Minneapolis, MN - “You have changed my life forever.” This was the statement of an Ethiopian man who learned on July 31, 2012 that his application for asylum in the United States had been granted. He had been targeted in Ethiopia by the local and national government for publishing articles on land rights. A few days earlier, a man from Burundi also learned that he had been granted asylum in the United States. He had been a member of the non-violent movement League Iteka and spoken out against the government on the radio, resulting in beatings, starvation, torture, and the killing of his son and sister.
Both activists were represented by volunteer attorneys and law students in Minnesota through The Advocates for Human Rights’ Refugee and Immigrant Program. With the help of hundreds of trained volunteers, the Refugee and Immigrant Program offers free legal services to immigration detainees, immigrants, and asylum seekers in search of protection under the United Nations Convention relating to the Status of Refugees.
While activists continue to bring change to countries in the Middle East and around the world, individuals on the front lines often face great personal danger. Many asylum applicants to the United States have suffered torture, indefinite detention, kidnapping, or other human rights violations as a result of their activism. Relocating to the United States or another country is often a last resort, but it can provide safety and security for activists to continue advocating for human rights in their home countries.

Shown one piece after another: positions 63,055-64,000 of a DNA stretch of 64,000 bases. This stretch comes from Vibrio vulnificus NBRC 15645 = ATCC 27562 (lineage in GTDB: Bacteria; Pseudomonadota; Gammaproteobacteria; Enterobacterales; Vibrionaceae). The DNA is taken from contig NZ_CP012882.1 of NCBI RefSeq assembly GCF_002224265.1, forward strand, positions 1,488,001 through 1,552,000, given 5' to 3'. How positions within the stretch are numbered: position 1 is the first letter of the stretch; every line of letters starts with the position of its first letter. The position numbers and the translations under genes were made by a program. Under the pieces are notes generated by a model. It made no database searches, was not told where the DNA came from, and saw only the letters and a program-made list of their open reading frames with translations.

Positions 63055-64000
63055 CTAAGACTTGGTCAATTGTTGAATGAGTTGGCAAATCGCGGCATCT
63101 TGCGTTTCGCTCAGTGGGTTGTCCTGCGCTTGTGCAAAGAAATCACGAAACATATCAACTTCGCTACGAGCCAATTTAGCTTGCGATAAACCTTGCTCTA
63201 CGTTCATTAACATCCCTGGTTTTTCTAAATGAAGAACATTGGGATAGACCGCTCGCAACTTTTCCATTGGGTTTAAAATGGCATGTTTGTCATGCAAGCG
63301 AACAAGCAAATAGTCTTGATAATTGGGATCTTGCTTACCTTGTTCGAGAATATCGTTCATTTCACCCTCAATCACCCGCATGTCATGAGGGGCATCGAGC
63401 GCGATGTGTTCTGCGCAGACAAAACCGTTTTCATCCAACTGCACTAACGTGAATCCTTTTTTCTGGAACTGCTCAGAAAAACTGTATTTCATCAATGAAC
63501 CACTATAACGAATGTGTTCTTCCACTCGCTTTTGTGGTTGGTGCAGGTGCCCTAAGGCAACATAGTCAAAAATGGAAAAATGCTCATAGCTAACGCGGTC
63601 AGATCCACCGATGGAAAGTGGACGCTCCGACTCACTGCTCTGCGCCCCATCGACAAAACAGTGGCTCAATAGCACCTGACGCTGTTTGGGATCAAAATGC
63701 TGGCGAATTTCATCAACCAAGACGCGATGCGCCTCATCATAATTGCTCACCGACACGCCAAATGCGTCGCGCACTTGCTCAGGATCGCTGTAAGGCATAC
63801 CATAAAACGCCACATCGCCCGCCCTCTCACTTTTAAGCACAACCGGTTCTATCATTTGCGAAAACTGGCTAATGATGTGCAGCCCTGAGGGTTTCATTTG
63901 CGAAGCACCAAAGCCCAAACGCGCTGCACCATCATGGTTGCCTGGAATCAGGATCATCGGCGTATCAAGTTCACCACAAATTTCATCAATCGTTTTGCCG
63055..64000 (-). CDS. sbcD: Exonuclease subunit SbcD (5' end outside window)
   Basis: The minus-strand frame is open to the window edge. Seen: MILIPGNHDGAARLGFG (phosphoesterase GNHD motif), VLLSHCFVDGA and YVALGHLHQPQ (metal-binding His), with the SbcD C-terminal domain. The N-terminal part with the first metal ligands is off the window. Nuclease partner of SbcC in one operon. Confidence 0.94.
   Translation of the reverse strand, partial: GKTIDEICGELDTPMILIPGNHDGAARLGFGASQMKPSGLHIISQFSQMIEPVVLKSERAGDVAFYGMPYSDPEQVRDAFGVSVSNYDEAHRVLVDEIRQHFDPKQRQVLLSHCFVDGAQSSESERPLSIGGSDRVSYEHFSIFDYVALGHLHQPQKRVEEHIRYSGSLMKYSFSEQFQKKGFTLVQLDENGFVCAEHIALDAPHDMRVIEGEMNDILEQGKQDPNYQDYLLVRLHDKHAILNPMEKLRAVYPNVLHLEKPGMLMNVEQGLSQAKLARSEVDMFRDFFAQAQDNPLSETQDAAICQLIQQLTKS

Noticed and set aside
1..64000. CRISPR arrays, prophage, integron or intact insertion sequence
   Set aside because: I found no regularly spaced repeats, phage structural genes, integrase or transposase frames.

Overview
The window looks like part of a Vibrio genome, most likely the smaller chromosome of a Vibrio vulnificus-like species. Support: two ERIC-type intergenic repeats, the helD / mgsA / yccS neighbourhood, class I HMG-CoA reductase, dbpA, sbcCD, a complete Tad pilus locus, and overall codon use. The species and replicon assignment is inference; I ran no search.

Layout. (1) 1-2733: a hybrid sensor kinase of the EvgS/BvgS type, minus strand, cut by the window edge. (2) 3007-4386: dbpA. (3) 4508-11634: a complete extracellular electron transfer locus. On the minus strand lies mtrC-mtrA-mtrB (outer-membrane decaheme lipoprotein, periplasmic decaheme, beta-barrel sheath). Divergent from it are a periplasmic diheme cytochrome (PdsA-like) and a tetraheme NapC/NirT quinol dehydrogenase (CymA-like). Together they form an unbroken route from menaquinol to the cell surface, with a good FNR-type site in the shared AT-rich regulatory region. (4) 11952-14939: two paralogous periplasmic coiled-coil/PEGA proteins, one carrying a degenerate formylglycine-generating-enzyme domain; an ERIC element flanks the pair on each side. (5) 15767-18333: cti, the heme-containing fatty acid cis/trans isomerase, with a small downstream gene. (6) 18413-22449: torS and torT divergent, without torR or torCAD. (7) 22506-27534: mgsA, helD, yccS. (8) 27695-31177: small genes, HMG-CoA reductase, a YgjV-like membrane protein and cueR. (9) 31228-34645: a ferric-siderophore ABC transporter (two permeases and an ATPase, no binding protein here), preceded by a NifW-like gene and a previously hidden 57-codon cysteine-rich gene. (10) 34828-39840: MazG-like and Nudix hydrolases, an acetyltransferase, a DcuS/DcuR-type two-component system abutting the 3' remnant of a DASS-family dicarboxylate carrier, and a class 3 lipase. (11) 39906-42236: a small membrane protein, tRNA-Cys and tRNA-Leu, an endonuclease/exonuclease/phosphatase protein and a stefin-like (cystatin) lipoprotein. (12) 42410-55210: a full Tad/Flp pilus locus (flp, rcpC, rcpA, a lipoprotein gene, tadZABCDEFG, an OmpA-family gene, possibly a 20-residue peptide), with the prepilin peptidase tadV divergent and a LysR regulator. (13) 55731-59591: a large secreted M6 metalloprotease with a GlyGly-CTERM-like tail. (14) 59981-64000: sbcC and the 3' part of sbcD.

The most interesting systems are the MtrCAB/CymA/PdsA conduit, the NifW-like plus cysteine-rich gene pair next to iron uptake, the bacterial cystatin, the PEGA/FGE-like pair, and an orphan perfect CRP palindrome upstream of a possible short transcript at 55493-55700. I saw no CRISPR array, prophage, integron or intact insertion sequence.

Through the Refugee and Immigrant Program, The Advocates provides training for attorneys in Minnesota to represent asylum clients pro bono, or free of charge. This fall, The Advocates will host a two-part training on representing asylum clients in removal proceedings. The trainings, “Removing the Fear from Removal Hearings,” are offered free of charge to attorneys who have taken on or assisted with an asylum case in the past two years, or who commit to taking on a pro bono asylum case in the next year.
The Advocates thanks the volunteers who represented the Burundi asylum client (attorneys Mark Lee from Maslon Edelman Borman & Brand, LLP and Matthew Lewis from General Mills) and the Ethiopian client (University of Minnesota Immigration & Human Rights Law Clinic students Gordon Knoblach, Jenna Nand, Edmond Ahadome, and Kevin Lampone, supervised by Stephen Meili).
source:MN advocates of Human Rights